What are Forfeited Shares and How are They Reissued?
9 November 2022
Forfeited shares are shares revoked by the share issuing company when the shareholder fails to meet the terms and conditions mentioned in the purchase agreement. In most cases, forfeiture of shares happens when the shareholder fails to pay the subscription amount to the issuing company. That being said, there could be other reasons for forfeiture of shares too.
So, if you have just started investing in shares, this blog is for you. Keep scrolling to understand the effects of forfeiture of shares.
What are Forfeited Shares?
When you buy shares from a company but fail to meet or neglect their purchase agreement, your shares could be forfeited. Once forfeited, you would no longer be considered the owner of the shares.
Forfeiture of shares mostly occurs when shareholders fail to pay the call money or the instalment amount to the share-issuing company. Another reason for share forfeiture could be employees having Employee Stock Ownership Plan (ESOP) quitting the company before the vesting period.
Once your shares are forfeited, you won’t be earning capital gains or dividends. However, the balance amount you owe to the issuing company would be revoked upon forfeiture of shares.
Example of Forfeited Shares
Consider the following example of forfeiture of shares to understand its working principle:
Company A makes a public offer of its equity shares for Rs.100 per share (face value). Mr Kumar subscribes 1000 shares from Company A. At the time of subscription, he has to pay 25% of the shares’ face value. The rest, 75%, which he owes to the company, can be paid in instalments.
Mr Kumar pays the first instalment in time. However, he cannot make arrangements for second and third instalments. Before every instalment, Company A makes a call for advance payments. As he is unable to pay the pending amount, Company A forfeits the shares of Mr Kumar.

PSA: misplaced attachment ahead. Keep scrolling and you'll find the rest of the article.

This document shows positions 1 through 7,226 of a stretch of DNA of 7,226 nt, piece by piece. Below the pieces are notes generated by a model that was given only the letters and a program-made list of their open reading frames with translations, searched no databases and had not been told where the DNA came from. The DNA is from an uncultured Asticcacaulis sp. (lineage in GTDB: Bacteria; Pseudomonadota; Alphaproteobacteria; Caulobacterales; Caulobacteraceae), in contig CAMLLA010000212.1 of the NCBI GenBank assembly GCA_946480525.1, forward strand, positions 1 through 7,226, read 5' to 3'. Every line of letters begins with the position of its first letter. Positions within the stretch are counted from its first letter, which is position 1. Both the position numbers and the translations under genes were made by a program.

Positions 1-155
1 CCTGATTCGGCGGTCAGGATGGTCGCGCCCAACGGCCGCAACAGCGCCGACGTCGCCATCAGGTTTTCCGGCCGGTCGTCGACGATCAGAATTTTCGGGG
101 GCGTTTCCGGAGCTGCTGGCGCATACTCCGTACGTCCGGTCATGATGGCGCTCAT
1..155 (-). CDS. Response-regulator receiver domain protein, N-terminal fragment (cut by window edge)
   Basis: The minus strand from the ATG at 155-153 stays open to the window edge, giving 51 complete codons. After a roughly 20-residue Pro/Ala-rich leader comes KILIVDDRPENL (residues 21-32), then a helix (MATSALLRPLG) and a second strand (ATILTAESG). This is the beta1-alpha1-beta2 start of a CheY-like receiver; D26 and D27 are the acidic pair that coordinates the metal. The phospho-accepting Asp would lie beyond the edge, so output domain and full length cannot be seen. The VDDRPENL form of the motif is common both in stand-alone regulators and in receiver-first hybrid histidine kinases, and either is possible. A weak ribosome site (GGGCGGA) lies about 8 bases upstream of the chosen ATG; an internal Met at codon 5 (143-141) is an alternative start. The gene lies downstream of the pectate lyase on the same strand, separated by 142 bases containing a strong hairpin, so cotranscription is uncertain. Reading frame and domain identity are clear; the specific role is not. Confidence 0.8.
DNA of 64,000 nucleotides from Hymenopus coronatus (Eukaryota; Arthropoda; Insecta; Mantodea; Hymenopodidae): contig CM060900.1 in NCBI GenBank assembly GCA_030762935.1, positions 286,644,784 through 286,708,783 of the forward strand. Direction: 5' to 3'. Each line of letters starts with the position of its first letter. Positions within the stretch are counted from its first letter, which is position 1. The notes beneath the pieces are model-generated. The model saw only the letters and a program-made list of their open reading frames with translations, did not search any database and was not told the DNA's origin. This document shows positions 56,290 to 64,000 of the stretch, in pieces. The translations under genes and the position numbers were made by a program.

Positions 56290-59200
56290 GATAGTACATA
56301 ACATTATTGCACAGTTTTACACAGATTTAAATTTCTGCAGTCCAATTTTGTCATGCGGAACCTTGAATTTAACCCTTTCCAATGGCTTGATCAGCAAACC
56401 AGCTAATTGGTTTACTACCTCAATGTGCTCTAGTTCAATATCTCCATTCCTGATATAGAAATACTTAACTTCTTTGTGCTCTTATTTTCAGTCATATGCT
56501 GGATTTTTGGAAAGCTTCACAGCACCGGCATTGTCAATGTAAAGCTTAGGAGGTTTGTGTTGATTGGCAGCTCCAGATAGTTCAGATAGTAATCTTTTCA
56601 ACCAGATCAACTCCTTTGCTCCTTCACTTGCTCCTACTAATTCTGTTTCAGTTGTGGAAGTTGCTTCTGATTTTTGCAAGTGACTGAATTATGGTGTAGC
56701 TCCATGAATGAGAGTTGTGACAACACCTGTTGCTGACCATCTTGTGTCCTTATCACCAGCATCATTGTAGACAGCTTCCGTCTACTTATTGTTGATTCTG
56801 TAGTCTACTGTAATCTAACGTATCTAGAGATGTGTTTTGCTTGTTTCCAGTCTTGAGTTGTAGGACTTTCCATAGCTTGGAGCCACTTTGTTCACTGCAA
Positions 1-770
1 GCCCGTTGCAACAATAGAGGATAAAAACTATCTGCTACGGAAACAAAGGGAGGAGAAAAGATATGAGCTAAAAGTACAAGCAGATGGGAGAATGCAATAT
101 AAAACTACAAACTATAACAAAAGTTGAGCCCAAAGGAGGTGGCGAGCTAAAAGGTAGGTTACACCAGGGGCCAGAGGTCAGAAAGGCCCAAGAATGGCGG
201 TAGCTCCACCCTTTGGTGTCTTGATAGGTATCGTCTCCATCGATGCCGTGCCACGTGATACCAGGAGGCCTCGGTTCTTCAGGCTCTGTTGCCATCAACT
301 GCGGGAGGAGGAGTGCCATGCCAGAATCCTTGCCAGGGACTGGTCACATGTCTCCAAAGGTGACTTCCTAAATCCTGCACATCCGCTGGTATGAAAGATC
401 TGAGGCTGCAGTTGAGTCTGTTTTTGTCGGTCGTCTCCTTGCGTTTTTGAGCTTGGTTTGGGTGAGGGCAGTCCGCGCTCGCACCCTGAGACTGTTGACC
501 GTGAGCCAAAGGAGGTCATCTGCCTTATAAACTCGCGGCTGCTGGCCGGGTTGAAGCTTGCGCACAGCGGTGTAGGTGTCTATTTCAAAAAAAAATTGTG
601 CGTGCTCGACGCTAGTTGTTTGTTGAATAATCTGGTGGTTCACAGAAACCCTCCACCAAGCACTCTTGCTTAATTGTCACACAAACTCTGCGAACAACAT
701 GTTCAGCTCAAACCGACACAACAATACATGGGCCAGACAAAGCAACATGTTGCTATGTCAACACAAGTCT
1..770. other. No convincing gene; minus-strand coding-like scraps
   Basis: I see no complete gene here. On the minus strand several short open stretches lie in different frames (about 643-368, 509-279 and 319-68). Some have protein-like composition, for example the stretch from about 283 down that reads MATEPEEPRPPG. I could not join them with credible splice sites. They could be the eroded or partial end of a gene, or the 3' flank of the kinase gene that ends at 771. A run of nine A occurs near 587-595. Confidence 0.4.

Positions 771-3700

Thus, he loses all his shares and the sum of money paid as a subscription.
Forfeiture of shares is done according to vesting schedules. Any company that tends to forfeit shares must follow at least one of the following two vesting schedules.
No shares are vested to an employee during the first few years. After 3 years of service, the employee receives 100% vesting of shares. However, if this employee quits after the second year, all of his/her shares are forfeited.
From the end of 2nd year, employees can vest 20% of their shares until 100% are vested over 6 years. As a result, if they quit after the 2nd year, they can keep the 20% of shares. The remaining 80% will be forfeited shares.
Before forfeiting shares, companies notify the shareholders twice for the call money or the instalment amount. If any shareholder cannot pay the instalment amount within the last due date, companies forfeit their shares. These forfeited shares now become a liability that companies can reissue at lower rates.
Forfeiture of shares is quite a loss for investors. Therefore, to avoid such a scenario, investors are required to make an informed decision before buying company shares.
Q1. What is the meaning of call money?
Ans. Call money refers to a short-term financial loan with interest payable at once whenever the lender demands it.
Q2. What is Vesting?
Ans. An employer can contribute or “vest” a portion of your money, ownership, or other assets to an employee’s retirement. Vested shares are granted over a pre-determined period, after which the employees can acquire their rights.
Q3. What happens after my shares are forfeited?
Ans. When shares face forfeiture, the defaulter loses their ownership of the shares and membership in companies. This means the shareholder will no longer receive dividends or capital gains.
Q4. How is forfeiture of shares different from surrender?
Ans. In case of forfeiture, issuing companies revoke their shareholders’ ownership when they fail to pay required instalments. In contrast, the shareholders themselves surrender shares if they cannot pay back the call money by a certain due date.
Q5. Why do companies reissue shares?
Ans. After a company forfeits shares, it becomes its liability and must be disposed of soon. Therefore companies pass a resolution through their board of directors to reissue shares. Unlike usual allotment, these forfeited shares are reissued like a sale or auction.
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This article has been prepared on the basis of internal data, publicly available information and other sources believed to be reliable. The information contained in this article is for general purposes only and not a complete disclosure of every material fact. It should not be construed as investment advice to any party. The article does not warrant the completeness or accuracy of the information, and disclaims all liabilities, losses and damages arising out of the use of this information. Readers shall be fully liable/responsible for any decision taken on the basis of this article.
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